376 pp., 6.125 x 9.25, 30 halftones,1 map, 1 family tree
Paperback ISBN: 978-1-4696-1902-6
Published: August 2014
eBook ISBN: 978-0-8078-8250-4
Published: May 2012
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Awards & distinctions
2013 Julia Cherry Spruill Prize, Southern Association for Women Historians
Finalist, 2013 George Washington Book Prize, Washington College, the Gilder Lehrman Institute of American History and George Washington's Mount Vernon
2012 Slattern Award for Virginia Biography, Virginia Historical Society
Following her mother's death, Patsy lived in Paris with her father and later served as hostess at the President's House and at Monticello. Her marriage to Thomas Mann Randolph, a member of Congress and governor of Virginia, was often troubled. She and her eleven children lived mostly at Monticello, greeting famous guests and debating issues ranging from a woman's place to slavery, religion, and democracy. And later, after her family's financial ruin, Patsy became a fixture in Washington society during Andrew Jackson's presidency. In this extraordinary biography, Kierner offers a unique look at American history from the perspective of this intelligent, tactfully assertive woman.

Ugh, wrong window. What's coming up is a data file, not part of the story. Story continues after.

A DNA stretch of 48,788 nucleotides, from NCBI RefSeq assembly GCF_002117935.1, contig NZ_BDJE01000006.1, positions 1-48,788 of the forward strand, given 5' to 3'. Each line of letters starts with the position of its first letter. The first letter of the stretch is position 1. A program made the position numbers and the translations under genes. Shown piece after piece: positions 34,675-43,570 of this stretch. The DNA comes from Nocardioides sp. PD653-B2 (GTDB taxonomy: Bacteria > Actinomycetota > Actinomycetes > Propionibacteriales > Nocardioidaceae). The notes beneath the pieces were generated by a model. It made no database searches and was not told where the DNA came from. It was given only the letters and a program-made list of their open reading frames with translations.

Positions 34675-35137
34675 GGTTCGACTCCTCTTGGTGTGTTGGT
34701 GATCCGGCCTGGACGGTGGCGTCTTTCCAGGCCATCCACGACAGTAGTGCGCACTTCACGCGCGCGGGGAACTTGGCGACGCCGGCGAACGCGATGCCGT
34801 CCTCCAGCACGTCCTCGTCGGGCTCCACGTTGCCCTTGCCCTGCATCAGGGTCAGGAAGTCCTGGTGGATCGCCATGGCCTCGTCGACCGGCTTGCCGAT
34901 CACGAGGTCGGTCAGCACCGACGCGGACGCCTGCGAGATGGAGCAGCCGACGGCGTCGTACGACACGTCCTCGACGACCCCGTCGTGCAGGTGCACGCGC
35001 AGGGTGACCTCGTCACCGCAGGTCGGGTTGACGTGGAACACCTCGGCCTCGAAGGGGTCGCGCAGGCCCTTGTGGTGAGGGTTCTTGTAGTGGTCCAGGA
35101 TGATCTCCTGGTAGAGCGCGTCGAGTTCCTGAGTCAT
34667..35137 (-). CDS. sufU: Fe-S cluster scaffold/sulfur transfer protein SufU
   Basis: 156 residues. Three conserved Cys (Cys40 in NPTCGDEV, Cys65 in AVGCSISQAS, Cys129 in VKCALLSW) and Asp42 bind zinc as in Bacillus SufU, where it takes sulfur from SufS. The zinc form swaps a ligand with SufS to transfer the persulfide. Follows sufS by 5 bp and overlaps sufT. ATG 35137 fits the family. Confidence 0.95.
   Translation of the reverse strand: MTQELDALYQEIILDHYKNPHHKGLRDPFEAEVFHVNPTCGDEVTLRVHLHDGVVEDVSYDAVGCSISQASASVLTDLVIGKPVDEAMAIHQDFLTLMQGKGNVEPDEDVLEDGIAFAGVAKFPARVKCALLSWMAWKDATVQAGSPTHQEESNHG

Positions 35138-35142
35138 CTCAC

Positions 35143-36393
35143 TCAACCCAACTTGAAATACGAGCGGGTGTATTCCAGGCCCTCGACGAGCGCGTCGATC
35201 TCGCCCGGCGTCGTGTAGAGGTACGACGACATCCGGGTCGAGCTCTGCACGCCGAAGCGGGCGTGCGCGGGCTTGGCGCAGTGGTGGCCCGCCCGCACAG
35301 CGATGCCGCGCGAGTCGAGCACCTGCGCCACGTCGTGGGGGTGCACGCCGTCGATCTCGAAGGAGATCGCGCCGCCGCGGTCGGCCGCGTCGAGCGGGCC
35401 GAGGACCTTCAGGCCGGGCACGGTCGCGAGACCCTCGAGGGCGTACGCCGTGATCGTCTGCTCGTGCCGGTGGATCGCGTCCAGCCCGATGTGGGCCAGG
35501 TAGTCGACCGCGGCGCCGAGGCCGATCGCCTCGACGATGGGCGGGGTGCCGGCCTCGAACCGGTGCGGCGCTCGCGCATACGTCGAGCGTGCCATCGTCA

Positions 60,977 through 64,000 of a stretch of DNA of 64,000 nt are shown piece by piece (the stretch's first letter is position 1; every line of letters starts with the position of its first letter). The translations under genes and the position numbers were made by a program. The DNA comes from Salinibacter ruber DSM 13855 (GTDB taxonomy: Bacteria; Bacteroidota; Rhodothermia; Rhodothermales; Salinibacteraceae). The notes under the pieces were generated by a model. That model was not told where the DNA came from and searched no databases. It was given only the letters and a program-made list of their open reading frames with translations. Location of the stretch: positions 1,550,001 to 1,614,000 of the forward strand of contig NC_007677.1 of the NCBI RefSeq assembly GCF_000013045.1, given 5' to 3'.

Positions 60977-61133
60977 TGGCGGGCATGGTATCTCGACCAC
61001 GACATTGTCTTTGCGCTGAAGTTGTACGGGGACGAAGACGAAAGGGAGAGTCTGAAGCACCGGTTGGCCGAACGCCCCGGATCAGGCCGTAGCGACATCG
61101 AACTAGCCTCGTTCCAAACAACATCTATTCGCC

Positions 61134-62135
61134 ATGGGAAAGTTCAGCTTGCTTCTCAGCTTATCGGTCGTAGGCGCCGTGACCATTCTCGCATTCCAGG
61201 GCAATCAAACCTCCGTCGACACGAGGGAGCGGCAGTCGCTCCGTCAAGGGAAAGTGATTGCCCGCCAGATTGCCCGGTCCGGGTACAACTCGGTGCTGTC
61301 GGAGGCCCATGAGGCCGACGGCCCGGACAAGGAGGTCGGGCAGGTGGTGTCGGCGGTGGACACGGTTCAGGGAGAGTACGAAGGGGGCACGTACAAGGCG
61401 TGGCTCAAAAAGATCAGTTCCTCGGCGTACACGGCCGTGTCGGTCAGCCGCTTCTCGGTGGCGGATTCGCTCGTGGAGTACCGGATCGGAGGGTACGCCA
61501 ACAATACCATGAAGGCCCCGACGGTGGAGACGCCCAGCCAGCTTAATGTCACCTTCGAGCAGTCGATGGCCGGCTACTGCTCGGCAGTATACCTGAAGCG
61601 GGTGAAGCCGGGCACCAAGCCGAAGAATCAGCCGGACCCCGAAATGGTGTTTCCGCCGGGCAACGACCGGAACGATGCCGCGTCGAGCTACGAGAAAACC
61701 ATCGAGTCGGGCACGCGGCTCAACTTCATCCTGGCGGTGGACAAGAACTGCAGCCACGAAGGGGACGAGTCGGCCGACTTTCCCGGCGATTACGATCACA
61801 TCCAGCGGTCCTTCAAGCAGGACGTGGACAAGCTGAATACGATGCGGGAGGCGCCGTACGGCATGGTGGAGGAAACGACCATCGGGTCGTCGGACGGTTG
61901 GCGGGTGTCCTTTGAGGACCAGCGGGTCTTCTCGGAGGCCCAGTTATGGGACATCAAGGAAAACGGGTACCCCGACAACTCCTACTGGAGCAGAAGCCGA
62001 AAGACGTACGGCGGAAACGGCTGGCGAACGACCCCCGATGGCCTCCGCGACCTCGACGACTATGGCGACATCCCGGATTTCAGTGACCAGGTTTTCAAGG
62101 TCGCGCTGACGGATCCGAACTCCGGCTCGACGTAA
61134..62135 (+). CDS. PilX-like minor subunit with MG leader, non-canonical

About the Author
Cynthia A. Kierner is professor of history at George Mason University.
For more information about Cynthia A. Kierner, visit the Author Page.
"Cynthia Kierner's intriguing new biography of Martha Jefferson Randolph . . . is the first to tell her story from her point of view. It gives depth to the history of elite white southern women and their responsibilities, liabilities, and possibilities in the Early National period and illuminates the family ripples widening from the splash Jefferson created by taking up with his slave, Sally Hemings."--Women's Review of Books
"Kierner succeeds in presenting a well-cited clear view of Martha's role both behind the scenes of a notable historical figure and as an example of the rarely chronicled contributions of women during the early American era."--Publishers Weekly
"[A] thoroughly researched and thoughtfully written account. . . . This will have wide appeal to students of American history, women's studies, and biography."--Library Journal
“[A] prodigiously researched and beautifully written book.”--The Washington Times
“This book is a welcome addition to Jeffersonian scholarship.”--Virginia Magazine
"[The] definitive biography of Thomas Jefferson’s oldest and favorite daughter. The fascinating, well-researched work is a three-dimensional look at a person who was usually seen in history as no more than Jefferson’s hostess."--Rocky Mount Telegram